Macau casino operator Wynn Macau Ltd announced on Thursday that Ciarán Carruthers (pictured) will be leaving his position as chief operating officer of the Wynn Macau property, on the city’s peninsula, on September 30, 2022. He had been appointed to the role in February 2017.
The statement coincided with Mr Carruthers being named as the new chief executive of Australian casino group Crown Resorts Ltd, now controlled by entities linked to United States-based private investment firm Blackstone Inc.
On Wednesday, Wynn Macau Ltd said that its long-serving president, Ian Coughlan, would be leaving his role in February next year. Linda Chen will take over as president of the Macau operation, in addition to her current role of vice chairman.
Crown Resorts said on Thursday that its CEO Steve McCann will step down in September, when Mr Carruthers assumes the role. Mr Carruthers’ appointment is subject to approvals by gaming regulators in several Australian states.
The announcement Mr McCann is to leave comes a little over a year since he took on the job. He had been tasked with reforming Crown Resorts as regulatory inquiries in three Australian states found it unsuitable for a casino licence. The company was able to continue to operate under stricter oversight by regulators in the states where it runs its business.
Crown Resorts statement quoted Blackstone Australia real estate head, Chris Tynan, as saying that the investment group was “committed to investing in Crown,” and that Mr Carruthers would bring years of experience to the Australian casino operator, helping to “take the company forward.”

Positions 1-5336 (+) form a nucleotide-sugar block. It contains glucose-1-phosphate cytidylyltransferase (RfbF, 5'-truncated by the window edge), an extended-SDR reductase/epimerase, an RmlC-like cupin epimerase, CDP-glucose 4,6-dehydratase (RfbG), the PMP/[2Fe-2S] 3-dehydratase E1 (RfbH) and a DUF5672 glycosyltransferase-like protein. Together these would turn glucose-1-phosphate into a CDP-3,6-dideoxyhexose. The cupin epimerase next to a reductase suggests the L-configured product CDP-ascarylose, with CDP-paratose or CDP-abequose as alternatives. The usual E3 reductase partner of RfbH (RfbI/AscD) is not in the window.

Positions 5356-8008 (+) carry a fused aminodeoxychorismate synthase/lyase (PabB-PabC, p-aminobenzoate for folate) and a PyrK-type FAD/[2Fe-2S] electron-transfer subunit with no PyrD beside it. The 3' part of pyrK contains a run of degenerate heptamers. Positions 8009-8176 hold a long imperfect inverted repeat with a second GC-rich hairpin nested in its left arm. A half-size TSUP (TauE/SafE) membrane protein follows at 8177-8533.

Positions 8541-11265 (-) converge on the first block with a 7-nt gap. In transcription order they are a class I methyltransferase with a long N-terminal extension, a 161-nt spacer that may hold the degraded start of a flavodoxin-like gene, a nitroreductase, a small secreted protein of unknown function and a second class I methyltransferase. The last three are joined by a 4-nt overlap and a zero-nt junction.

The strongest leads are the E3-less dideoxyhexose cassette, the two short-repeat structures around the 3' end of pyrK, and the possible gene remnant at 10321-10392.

Blackstone has also appointed Bill McBeath, former boss at the Cosmopolitan Las Vegas, as Crown Resorts’ new chairman; and John Borghetti, former CEO of Virgin Australia, as the chairman of Crown Sydney. Crown Resorts flagged it would announce the appointments of new CEOs for its Melbourne and Perth casinos “in due course”.
Late last month, Crown Resorts said its Crown Sydney resort had been approved for a gaming licence – on a “conditional” basis – by the New South Wales regulator, the Independent Liquor and Gaming Authority.
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”There’s been a 20 percent or 30 percent increase in our testing staff to handle globally the amount of extra work that we’ve got, and the Philippines and Macau have definitely contributed to that overall growth”
Chief commercial officer of testing and certification firm GLI